When to Wear a Dalmatic | EWTN (2024)


When to Wear a Dalmatic

By Father Edward McNamara, LC

ROME, 23 September 2014 (ZENIT)
Answered by Legionary of Christ Father Edward McNamara, professor of liturgy and dean of theology at the Regina Apostolorum university.

Q:I never assist in Mass wearing just the alb and the stole. I insist in wearing the ordinary vestment for a deacon, my dalmatic. In case of Communion services, should I or shouldn't I wear a dalmatic? Is this a vestment reserved only in case of a sacrament, such as the Eucharist? Also, may a deacon wear a dalmatic when celebrating a baptism or presiding the sacrament of holy matrimony? — J.M., Tampa, Florida

A: The proper vestment for a deacon at Mass is an alb (with an amice if required), cincture, stole worn in the diaconal manner, and dalmatic. The stole and dalmatic should be of the corresponding liturgical color.

This vestment is a knee-length, sleeved garment. It was originally developed in Dalmatia, modern-day Croatia, and was imported into Rome during the second century.

At first the dalmatic, which was originally longer, reaching the heels, and more ample than today, was not well received, being seen as somewhat effeminate. Later, however, it became popular among Roman senators and imperial officials as a substitute for the toga and was even used as the proper garb for the consecration of the emperor.

From this it became a habit proper to the pope and to bishops. Finally it was introduced as a vestment for the deacons of Rome by Pope Sylvester I in the fourth century and gradually became their proper vestment. For a time, especially during the ninth to 14th centuries, bishops and even priests would sometimes wear the dalmatic under the chasuble. This use persists today, but only for bishops, who may vest a light dalmatic underneath the chasuble in solemn celebrations, especially ordinations.

According to current practice, priests celebrating according to the ordinary form never use the dalmatic. In the extraordinary form there are certain solemn celebrations in which a priest substitutes for a deacon and is vested accordingly. Likewise on exceptional occasions cardinal deacons serve the pope dressed in dalmatic.

With respect to its habitual use, we may say that the dalmatic is to the deacon what the chasuble is to the priest. Therefore, in most cases the deacon may use the dalmatic only when the priest would use the chasuble.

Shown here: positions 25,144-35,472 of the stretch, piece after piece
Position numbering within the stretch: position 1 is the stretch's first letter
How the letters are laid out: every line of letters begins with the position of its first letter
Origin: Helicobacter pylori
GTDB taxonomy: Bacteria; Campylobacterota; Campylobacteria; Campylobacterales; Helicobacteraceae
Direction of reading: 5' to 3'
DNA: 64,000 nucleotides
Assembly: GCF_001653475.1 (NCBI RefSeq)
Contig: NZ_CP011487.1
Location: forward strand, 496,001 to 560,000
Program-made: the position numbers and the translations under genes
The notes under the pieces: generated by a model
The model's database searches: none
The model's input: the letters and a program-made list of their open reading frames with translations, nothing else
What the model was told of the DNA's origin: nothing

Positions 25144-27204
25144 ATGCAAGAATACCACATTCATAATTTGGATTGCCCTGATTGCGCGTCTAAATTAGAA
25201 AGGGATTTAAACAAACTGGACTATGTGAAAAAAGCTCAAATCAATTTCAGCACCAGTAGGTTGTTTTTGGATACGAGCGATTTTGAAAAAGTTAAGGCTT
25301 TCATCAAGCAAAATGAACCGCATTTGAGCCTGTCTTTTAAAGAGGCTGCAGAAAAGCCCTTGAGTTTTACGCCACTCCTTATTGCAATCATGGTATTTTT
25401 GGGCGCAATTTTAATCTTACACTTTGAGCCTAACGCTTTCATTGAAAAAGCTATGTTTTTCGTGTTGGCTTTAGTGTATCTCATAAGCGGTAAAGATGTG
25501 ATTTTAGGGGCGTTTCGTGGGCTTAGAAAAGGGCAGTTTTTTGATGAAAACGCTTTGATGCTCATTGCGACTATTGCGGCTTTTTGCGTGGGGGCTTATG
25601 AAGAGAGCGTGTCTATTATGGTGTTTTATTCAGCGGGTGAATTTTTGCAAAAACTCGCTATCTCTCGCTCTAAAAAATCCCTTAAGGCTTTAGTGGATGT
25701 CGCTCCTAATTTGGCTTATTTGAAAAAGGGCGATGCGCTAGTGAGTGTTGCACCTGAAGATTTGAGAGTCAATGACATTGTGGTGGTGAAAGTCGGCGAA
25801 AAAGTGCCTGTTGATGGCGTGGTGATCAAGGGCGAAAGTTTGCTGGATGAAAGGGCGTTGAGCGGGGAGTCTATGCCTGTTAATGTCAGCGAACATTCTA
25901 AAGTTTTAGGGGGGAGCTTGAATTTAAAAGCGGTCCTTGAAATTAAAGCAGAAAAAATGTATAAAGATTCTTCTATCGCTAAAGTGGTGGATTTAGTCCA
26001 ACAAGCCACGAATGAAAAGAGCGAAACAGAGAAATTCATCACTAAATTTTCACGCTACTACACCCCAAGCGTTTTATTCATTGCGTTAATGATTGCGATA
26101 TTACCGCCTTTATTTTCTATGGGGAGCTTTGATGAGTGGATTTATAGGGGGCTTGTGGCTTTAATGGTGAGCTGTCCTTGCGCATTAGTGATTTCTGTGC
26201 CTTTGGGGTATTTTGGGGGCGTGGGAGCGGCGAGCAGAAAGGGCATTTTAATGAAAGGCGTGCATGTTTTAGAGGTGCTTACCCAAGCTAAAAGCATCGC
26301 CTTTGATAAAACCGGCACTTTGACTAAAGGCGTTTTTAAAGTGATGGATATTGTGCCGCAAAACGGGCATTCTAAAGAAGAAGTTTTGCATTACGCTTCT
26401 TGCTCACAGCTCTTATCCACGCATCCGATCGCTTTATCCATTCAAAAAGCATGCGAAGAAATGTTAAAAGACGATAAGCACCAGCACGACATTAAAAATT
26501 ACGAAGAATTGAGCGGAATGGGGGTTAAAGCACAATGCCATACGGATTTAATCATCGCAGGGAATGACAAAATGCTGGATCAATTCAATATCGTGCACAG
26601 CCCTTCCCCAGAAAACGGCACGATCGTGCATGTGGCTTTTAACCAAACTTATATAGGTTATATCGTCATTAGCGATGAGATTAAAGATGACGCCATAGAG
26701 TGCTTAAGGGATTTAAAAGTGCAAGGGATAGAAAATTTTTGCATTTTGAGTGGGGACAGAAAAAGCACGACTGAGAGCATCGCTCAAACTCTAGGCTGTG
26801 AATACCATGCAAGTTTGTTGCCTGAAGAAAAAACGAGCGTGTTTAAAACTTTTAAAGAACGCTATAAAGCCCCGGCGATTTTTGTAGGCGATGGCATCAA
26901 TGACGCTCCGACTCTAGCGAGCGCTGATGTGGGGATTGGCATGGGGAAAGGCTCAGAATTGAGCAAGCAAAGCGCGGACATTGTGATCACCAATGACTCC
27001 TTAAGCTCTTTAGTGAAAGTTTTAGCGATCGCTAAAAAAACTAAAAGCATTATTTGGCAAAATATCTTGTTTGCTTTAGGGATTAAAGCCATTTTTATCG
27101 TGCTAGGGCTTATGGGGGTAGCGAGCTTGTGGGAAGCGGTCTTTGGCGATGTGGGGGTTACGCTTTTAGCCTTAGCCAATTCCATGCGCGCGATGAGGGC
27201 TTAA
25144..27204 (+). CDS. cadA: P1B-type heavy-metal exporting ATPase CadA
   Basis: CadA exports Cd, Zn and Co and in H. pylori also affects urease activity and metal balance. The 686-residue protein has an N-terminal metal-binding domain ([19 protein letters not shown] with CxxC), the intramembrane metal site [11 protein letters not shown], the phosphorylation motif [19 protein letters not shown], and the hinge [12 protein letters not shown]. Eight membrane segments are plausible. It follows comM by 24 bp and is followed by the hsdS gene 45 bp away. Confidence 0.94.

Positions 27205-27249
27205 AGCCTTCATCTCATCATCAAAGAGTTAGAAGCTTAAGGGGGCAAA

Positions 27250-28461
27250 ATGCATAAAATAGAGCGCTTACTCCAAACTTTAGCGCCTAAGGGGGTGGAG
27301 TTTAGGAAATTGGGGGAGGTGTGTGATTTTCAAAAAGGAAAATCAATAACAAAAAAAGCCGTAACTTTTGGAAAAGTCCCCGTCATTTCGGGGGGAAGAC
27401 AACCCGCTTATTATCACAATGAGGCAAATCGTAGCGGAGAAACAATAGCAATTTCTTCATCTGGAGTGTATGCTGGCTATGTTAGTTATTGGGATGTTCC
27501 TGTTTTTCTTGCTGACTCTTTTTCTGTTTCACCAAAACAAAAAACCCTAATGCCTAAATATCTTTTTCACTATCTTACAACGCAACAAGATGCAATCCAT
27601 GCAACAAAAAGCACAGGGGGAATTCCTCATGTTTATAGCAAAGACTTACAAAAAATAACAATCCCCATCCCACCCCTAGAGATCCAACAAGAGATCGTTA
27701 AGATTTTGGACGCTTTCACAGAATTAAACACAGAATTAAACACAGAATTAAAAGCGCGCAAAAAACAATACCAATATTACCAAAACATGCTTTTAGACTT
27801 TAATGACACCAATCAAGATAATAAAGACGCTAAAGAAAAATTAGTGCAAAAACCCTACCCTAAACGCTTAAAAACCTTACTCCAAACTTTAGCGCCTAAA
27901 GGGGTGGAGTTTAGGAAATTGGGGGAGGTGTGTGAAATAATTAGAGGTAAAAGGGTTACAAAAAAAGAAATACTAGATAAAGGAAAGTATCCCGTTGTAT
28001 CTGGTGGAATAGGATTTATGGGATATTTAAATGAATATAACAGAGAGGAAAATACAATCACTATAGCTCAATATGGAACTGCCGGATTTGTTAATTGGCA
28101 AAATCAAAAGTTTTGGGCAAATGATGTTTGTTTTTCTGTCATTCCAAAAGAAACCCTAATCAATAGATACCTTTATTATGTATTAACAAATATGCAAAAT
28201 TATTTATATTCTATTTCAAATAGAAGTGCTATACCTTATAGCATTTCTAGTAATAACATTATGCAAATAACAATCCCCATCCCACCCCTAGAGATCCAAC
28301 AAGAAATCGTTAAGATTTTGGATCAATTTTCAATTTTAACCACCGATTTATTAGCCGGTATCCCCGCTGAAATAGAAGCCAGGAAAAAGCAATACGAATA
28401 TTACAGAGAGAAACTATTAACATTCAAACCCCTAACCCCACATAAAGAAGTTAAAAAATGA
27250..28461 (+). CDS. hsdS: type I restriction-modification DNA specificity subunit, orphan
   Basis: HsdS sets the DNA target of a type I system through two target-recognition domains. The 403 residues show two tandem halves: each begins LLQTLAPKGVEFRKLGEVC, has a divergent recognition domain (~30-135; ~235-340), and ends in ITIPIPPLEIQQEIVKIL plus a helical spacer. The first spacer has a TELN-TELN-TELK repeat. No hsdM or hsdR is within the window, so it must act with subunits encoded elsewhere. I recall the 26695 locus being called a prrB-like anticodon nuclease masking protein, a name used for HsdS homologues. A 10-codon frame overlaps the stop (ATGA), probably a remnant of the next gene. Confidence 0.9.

An exception to this rule is when a deacon accompanies a bishop or priest who wears a cope in a solemn celebration of the Liturgy of the Hours or for Benediction with the Blessed Sacrament.
As far as I have been able to ascertain, there are no ritual situations in which a deacon would use the dalmatic on his own. It would seem that it is only used when carrying out his functions accompanying a bishop or priest.

Therefore, just as a priest would not use the chasuble for a Communion service, the deacon would not use a dalmatic. The same can be said of other celebrations of sacraments and sacramentals, such as funeral services, outside of Mass.

The proper vestment for celebrations such as baptisms, weddings, funerals and the like outside of Mass is alb (or surplice over a cassock), stole, and cope of the appropriate liturgical color. In most cases the appropriate color will be white, although violet may be used for funerals. These vestments may be used by both priests and deacons with the only difference being the manner of wearing the stole.

* * *

Follow-up: When to Wear a Dalmatic [10-07-2014]

In the wake of our Sept. 23 article on dalmatics, a reader asked for further clarifications regarding the vesture of the deacon: "Can a permanent deacon wear a cassock for house visits etc.? Also, is it OK for him to be addressed as "father," "brother," "deacon"?

A deacon, permanent or transitory, may wear a cassock in those liturgical situations where it is worn with a surplice. Regarding other situations, it depends on the norms issued by the bishops' conference and/or the local bishop with respect to clerical vesture of permanent deacons. These norms vary widely from place to place.

A similar situation reigns with the mode of address for a deacon. In some places it is "the Reverend Mr. Deacon Smith"; in others, simply "Deacon Jones." In some places "Father" is used, but this is not very common and is used only to refer to transitional and not permanent deacons.

Another reader, from Maine, asked for a clarification regarding the Liturgy of the Hours: "My parish prays Morning Prayer before the weekday Mass and adds 'The Word of the Lord' with the response 'Thanks Be to God' after the Reading, just as we would during Sunday Mass after the First and Second Readings. I have found no reference that this is a mandatory addition when praying the Divine Office privately. Would you kindly clarify?"

The customary practice for proclaiming the short reading during Morning and Evening Prayer is to omit any salutations or conclusions. The reader or cantor either goes to the ambo or stays put in the pews and simply proclaims the text. There is no "A reading from" at the beginning nor "The word of the Lord" at the end. This holds true for both public and private recitation.

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